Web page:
In fact, capital markets will only be a real complement to traditional banking financing by equipping the financial system with a larger capacity to absorb, while not creating, new relevant systemic impacts.

The sudden, impactful and quick shock that occurred in March this year was a real-life stress test for many market entities. Although in general they successfully passed the first Covid-test, much work must be done based on the evidence collected from the reaction to the shock, in order to reinforce their capacity to contribute to financial stability. This is exactly what we are already doing at the CMVM and at ESMA level, in particular at the Investment Management Standing Committee that I’m honoured to chair, also in response to the ESRB recommendation on investment funds liquidity, that should be published today.

While the jury is still out on what might be the needed adjustments, any answer should adopt a balanced approach, that assures sectoral appropriateness, calibration and proportionality of possible initiatives, while searching for effective combinations of supervisory and enforcement measures whenever possible, instead of regulatory changes.

Indeed, and notwithstanding very specific amendments that may be required to improve our regulatory framework, we should prioritize harmonised supervision and enforcement practices as a means to promoting stable and orderly markets and enhance investor protection.

Simply importing bank-like solutions that are not suitably adjusted for capital markets would be the wrong way to go. This would affect the efficiency of this sector and prevent it from being a viable funding alternative of increased relevance, namely in crisis contexts, which ultimately would affect financial stability. The way forward should be to provide and make use of a market specific, tailor-made toolkit for market participants and regulators to address financial stability issues.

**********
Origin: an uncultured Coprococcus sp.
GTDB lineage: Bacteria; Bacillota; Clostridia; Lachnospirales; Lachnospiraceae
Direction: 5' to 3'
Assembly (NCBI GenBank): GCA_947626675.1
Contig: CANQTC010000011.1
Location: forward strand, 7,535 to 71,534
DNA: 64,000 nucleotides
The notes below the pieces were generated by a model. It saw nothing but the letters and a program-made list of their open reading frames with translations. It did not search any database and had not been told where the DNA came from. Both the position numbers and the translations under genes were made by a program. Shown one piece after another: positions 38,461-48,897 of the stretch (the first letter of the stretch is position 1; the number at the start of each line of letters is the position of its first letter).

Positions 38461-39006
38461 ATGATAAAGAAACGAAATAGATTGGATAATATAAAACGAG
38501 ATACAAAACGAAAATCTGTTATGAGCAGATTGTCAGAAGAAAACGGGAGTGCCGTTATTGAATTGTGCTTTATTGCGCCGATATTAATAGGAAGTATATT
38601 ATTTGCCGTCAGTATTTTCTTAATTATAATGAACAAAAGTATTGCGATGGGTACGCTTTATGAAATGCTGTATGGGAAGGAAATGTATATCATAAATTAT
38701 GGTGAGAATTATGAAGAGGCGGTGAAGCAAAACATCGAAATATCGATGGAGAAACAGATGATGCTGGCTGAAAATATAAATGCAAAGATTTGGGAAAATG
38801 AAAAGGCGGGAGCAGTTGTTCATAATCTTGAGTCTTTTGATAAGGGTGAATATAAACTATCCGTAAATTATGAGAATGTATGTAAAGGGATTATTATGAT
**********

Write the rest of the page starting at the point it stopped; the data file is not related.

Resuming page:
With that purpose, capital markets’ supervisors, being fully aware of the risks posed by and inflicted on the capital markets, are following a hands-on approach in the creation by design of an appropriate macro-prudential framework and specific tools, that will deliver proper risk prevention and mitigation

This financial stability objective – and to put it more broadly, the development of efficient capital markets in the European Union – can only be achieved through a constructive dialogue across sectors, cultures, jurisdictions and institutions. Relevant and granular information and thorough analyses must be continuously shared. We will not have integrated and stable markets in Europe unless we work in an integrated manner. This also means that ESMA, EBA, EIOPA, ESRB and ECB  – and needless to say, CMVM, Banco de Portugal and ASF – must work alongside towards the common goal of promoting a strong and dynamic financial system that can foster growth across our economies and be at the service of our fellow citizens.

Cooperation is, thus, key. And this is why CIRSF initiative to bring us all together is so important. Thank you, Luis. I wish us all a good day of debates.

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Regulator Information

Abbreviation: CMVM
Jurisdiction: Portugal